The call came in.
Him: “How’s your day going?”
Him: “Everything good?”
Me: “What’s going on?”
Him: “We’ve just been told we’ll be working from home.”
Me: “Fuuuuuuuuuuuuuuuuuuuuck. (Deep breath.) Fuuuuuuuuuuuuuuuuuuuuuuck.”
Of course I want my family to be safe. Of course I know I’m lucky to have an amazing spouse who has a job he can do from home. But I also have bipolar and am a recovering agoraphobe. Him coming home to work meant more than just a whole lot of togetherness. It meant
(1) this is serious (read: time to freak out!)
(2) I will have zero time alone, which I need a lot of, and
(3) it meant not leaving the house.
On number three, we’re all doing it. Also on number three, it is part of my treatment plan to leave the house and be around other people if not daily then at least 3-4 times a week. Daily rarely happens. But the longer I go without leaving the house, the more anxiety-provoking and panic attack-inducing it becomes.
So far, because we are not under shelter-in-place where I am, I’ve left the house more days than not, usually to go for a drive, sometimes to pick up take away. This seems to be doing the trick since I don’t fear going out any more now than when this started. (Going into places is, understandably I think, a different issue.)
From the get-go we’ve been placing bets on when (not if) the stress will trigger a bipolar episode. When this first started there was a lot of talk on social media about how much writing we could get done, how this was the perfect time to get in shape, how now we could finally finish all those projects.
Okay, y’all can fuck right off with that bullshit. What I don’t need right now is more pressure. There’s enough stress with all the uncertainty, sickness, and death. My word count counts for jack shit right now.
But still, I do have ongoing projects. And still, I do want to keep my brain busy enough not to spiral out of control. That balance is tough for me under regular circumstances, so it’s been tricky. I’m driven to do both more and less at the same time.
There’s no way to avoid stress right now, only to minimize it. Here’s how I’ve been doing that:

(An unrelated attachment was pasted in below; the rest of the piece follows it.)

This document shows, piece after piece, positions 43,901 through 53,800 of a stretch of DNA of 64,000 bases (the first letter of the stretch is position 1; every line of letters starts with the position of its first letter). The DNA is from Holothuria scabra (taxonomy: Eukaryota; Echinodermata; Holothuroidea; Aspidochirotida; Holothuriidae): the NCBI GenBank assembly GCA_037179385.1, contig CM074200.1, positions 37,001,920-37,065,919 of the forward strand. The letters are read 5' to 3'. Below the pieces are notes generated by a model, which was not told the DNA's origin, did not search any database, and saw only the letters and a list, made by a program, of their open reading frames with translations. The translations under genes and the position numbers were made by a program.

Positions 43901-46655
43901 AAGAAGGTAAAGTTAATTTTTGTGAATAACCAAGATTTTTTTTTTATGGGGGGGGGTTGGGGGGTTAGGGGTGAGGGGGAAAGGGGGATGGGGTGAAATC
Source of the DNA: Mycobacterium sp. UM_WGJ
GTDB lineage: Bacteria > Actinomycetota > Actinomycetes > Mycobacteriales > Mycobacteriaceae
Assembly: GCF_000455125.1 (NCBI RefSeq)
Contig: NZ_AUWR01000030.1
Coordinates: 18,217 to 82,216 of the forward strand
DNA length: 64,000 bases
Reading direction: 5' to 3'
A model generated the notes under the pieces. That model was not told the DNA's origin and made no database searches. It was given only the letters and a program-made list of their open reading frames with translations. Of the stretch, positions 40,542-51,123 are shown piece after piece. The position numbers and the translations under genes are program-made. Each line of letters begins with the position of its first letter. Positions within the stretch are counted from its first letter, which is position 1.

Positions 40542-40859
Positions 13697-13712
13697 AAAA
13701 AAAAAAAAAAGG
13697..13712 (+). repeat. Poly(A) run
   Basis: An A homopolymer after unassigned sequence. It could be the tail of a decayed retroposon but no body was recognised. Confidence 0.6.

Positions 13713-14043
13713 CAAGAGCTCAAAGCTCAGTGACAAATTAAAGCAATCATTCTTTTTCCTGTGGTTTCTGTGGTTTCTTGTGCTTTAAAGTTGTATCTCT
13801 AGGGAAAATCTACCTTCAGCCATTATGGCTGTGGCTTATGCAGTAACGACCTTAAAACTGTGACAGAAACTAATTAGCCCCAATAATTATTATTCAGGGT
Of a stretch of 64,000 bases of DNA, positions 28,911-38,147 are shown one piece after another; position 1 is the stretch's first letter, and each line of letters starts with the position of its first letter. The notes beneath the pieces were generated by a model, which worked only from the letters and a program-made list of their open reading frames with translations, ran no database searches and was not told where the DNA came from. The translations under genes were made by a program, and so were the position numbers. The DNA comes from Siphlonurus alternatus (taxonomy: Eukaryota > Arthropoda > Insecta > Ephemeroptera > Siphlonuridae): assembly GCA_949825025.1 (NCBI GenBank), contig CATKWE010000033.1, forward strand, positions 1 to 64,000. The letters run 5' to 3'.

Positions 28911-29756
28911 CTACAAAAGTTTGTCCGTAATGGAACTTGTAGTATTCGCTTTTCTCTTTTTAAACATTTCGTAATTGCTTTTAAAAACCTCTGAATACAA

- maintaining a soft daily routine
- limiting exposure to the news
- knowing when I’ve had enough social media
- going outside every few hours, usually to play fetch with the dog (which, because she’s bad at it, counts as exercise)
- trying to keep a good sense of humor and stay flexible when things don’t go according to plan
- remembering that I am smart and resourceful
- watching a shit ton of movies (or doing whatever is going to take my mind off things)
Turns out, if you’ve ever had to manage mental illness, every one of those coping mechanisms will already be familiar. The only thing that’s new is that now a whole lot more people can benefit from them.
Of course that’s not all I’m doing to keep my head on straight. Here are a few more that are somewhat more targeted for those of us with DSM diagnoses:
- being open with my loved ones about how I’m doing
- maintaining communication channels with my therapist and psychiatrist
- accepting my limitations
- taking my medications and not taking anything that will interfere with them
- being aware of and diverting from irrational and excessively negative thoughts
No one knows how bad things are going to get or how long this is going to last. That’s not catastrophic thinking, that’s just how it is. The most important thing we can do right now is take care of ourselves. As harsh as it may sound, it’s the least we can do to avoid putting more strain on the already over-burdened medical infrastructure. And in the best of circumstances, if we take good care of ourselves, we can help take care of others.
Do you have other coping skills that you’re finding super helpful right now? I’d love to hear about them.